United States District Court, E.D. Kentucky, Southern Division, London
July 29, 2014
GLEN CALDWELL, Plaintiff,
CAROLYN W. COLVIN, Acting Commissioner of Social Security, Defendant.
MEMORANDUM OPINION AND ORDER
DAVID L. BUNNING, District Judge.
Plaintiff brought this action pursuant to 42 U.S.C. § 405(g) to obtain judicial review of an administrative decision of the Commissioner of Social Security. The Court, having reviewed the record, will affirm the Commissioner's decision, finding that Plaintiff's lone claim of error is without merit.
I. FACTUAL AND PROCEDURAL BACKGROUND
Plaintiff Glen Caldwell filed an application for disability insurance benefits on July 15, 2009, alleging he became disabled on March 4, 2009. (Tr. 78-86, 205-209). Plaintiff's claim was denied initially and again on reconsideration. (Tr. 99-106). At Plaintiff's request, an Administrative Law Judge held a hearing on December 7, 2010, and thereafter issued an unfavorable decision on December 28, 2010. (Tr. 78-86).
The Appeals Council vacated the ALJ's decision on September 30, 2011, and remanded the claim for resolution of two issues. (Tr. 93-95). First, the ALJ was directed to consider a functional capacity assessment from Shannon Combs, ARNP and an unidentifiable Clinical Psychologist dated May 19, 2011, which was not a part of the record before the ALJ. Second, the ALJ was instructed to address Plaintiff's mother-in-law's statements.
The ALJ held a second hearing on March 8, 2012, and issued another unfavorable decision. (Tr. 14-28). The Appeals Council denied Plaintiff's request for a rehearing, finding no reason under the Administration's rules to review the decision. (Tr. 1). The ALJ's decision, therefore, became the final decision of the Commissioner. This appeal followed and has culminated in cross-motions for summary judgment. (Docs. # 12, 15).
A. Overview of the Process
Judicial review of the Commissioner's decision is restricted to determining whether it is supported by substantial evidence and was made pursuant to proper legal standards. See Cutlip v. Sec'y of Health & Human Servs., 25 F.3d 284, 286 (6th Cir. 1994). "Substantial evidence" is defined as "more than a scintilla of evidence but less than a preponderance; it is such relevant evidence as a reasonable mind might accept as adequate to support a conclusion." Id. Courts are not to conduct a de novo review, resolve conflicts in the evidence, or make credibility determinations. See id. Rather, we are to affirm the Commissioner's decision, provided it is supported by substantial evidence, even if we might have decided the case differently. See Her v. Comm'r of Soc. Sec., 203 F.3d 388, 389-90 (6th Cir. 1999).
The ALJ, in determining disability, conducts a five-step analysis. Step 1 considers whether the claimant is still performing substantial gainful activity; Step 2, whether any of the claimant's impairments are "severe"; Step 3, whether the impairments meet or equal a listing in the Listing of Impairments; Step 4, whether the claimant can still perform his past relevant work; and Step 5, whether significant numbers of other jobs exist in the national economy which the claimant can perform. As to the last step, the burden of proof shifts from the claimant to the Commissioner. See Jones v. Comm'r of Soc. Sec., 336 F.3d 469, 474 (6th Cir. 2003); Preslar v. Sec'y of Health & Human Servs., 14 F.3d 1107, 1110 (6th Cir. 1994).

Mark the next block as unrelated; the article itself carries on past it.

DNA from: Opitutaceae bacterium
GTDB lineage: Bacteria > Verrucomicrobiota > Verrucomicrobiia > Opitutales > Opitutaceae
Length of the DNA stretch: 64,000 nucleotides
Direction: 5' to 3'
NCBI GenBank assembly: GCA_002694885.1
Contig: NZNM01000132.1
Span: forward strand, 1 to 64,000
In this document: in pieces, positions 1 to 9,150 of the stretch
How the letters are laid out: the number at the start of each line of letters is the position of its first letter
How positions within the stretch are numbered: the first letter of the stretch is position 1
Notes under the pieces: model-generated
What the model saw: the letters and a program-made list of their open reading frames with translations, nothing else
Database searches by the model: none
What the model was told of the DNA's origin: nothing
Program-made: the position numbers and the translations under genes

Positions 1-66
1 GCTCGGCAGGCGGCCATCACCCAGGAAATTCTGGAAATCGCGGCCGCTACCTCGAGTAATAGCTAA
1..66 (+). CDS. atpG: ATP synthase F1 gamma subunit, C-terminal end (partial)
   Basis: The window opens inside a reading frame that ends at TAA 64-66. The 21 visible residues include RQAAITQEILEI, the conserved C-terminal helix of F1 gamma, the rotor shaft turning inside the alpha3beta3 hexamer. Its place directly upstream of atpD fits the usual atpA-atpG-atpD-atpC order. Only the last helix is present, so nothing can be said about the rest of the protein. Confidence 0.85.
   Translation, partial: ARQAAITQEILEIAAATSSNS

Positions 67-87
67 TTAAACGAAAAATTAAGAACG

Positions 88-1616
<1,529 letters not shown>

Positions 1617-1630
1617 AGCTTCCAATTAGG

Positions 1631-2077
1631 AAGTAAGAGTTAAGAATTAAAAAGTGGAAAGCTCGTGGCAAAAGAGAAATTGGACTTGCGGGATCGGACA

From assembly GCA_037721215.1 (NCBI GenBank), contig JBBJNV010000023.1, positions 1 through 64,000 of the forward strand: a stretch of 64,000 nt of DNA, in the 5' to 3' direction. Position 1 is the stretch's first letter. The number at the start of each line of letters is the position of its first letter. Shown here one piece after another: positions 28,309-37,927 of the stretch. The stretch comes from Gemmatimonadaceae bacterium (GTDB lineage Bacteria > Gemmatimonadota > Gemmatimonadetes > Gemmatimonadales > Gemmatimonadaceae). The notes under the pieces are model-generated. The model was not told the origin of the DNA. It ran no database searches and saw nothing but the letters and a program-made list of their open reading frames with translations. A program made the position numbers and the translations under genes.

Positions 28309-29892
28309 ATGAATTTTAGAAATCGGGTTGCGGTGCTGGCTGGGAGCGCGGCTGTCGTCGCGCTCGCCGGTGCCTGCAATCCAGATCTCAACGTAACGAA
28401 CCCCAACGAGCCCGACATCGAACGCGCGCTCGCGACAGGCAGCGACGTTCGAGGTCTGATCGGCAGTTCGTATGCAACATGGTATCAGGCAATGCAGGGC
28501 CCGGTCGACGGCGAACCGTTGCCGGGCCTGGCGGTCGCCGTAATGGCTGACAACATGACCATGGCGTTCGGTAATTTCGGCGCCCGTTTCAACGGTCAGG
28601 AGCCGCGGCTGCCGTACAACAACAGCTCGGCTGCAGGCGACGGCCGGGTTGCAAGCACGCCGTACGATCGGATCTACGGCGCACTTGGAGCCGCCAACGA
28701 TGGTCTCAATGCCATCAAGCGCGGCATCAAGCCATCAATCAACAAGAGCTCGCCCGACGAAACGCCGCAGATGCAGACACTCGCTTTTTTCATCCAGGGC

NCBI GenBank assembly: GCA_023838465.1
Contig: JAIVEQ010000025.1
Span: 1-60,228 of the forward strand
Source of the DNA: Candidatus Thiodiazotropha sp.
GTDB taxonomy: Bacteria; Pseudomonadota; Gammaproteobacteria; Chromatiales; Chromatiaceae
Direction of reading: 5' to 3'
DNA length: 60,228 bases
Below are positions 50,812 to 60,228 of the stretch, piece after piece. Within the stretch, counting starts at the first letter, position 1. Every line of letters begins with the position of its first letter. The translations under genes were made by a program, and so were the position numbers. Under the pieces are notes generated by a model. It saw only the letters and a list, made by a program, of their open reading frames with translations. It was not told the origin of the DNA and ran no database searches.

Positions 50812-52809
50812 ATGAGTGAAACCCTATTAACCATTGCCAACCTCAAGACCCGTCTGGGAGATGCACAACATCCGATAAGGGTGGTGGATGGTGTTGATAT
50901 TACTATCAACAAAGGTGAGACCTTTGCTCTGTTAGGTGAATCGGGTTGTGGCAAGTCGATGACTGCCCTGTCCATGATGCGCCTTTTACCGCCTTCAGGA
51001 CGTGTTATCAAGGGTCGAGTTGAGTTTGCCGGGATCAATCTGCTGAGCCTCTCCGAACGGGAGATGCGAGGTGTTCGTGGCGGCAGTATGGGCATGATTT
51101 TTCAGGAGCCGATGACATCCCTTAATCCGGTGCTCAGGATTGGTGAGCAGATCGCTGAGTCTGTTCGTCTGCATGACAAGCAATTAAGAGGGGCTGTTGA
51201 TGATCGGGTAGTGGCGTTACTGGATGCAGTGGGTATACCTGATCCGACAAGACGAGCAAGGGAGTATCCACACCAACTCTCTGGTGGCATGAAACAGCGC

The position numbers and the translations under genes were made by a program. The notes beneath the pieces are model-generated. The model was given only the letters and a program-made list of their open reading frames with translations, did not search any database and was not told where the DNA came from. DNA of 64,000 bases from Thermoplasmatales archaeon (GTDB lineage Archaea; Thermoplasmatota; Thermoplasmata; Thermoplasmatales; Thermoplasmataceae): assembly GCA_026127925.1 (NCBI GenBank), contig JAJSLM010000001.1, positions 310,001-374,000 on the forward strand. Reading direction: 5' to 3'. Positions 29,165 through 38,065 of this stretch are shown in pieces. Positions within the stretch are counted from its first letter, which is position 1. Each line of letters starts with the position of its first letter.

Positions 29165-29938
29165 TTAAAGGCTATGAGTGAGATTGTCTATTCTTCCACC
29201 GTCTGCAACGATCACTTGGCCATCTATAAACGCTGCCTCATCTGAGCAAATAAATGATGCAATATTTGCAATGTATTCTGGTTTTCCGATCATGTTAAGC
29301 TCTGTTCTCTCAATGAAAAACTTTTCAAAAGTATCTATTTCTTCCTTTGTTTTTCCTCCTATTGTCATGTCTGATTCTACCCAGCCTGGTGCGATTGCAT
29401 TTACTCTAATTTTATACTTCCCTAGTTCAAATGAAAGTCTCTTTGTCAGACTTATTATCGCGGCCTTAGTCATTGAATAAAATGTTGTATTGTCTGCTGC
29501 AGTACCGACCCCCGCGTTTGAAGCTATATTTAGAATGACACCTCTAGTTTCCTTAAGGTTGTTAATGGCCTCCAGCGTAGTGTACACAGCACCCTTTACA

B. The ALJ's Determination
At Step 1, the ALJ found that Plaintiff had not engaged in substantial gainful activity since the alleged onset date. (Tr. 17). At Step 2, the ALJ found that Plaintiff had the following severe impairments: loss of vision in left eye; headaches; chronic back pain; cognitive disorder not otherwise specified; and adjustment disorder with mixed anxiety and depressed mood. ( Id. ). However, at Step 3, the ALJ concluded that none of these impairments or combination of impairments meet or medically equal the severity of the listed impairments in 20 CFR Part 404, Subpart P, Appendix 1. (Tr. 17-19).
At Step 4, the ALJ concluded that Plaintiff has the residual functional capacity (RFC) to perform light work with certain additional limitations. Plaintiff was restricted as follows:
[He] can lift/carry 20 pounds occasionally and 10 pounds frequently. He can stand/walk 6 hours during an 8-hour workday, and sit 6 hours during an 8hour workday. Due to reduced depth perception from left eye blindness, the claimant should never be expected to climb ladders, rope or scaffolds. He may occasionally climb ramps or stairs. He may stoop, kneel, crouch or crawl no more often than frequently. The claimant cannot perform work activities requiring good depth perception, and he should avoid concentrated exposure to full body vibration and all hazards such as unprotected heights and dangerous machinery. The claimant also suffers from mental impairments, but he would be able to: understand, remember, and carry out simple repetitive work instructions; sustain attention and concentration for simple work tasks for extended periods of 2-hour segments during an 8-hour workday; adequately relate to coworkers and supervisors with only occasional contact with the general public; and adapt to the changes and pressures of a routine work setting.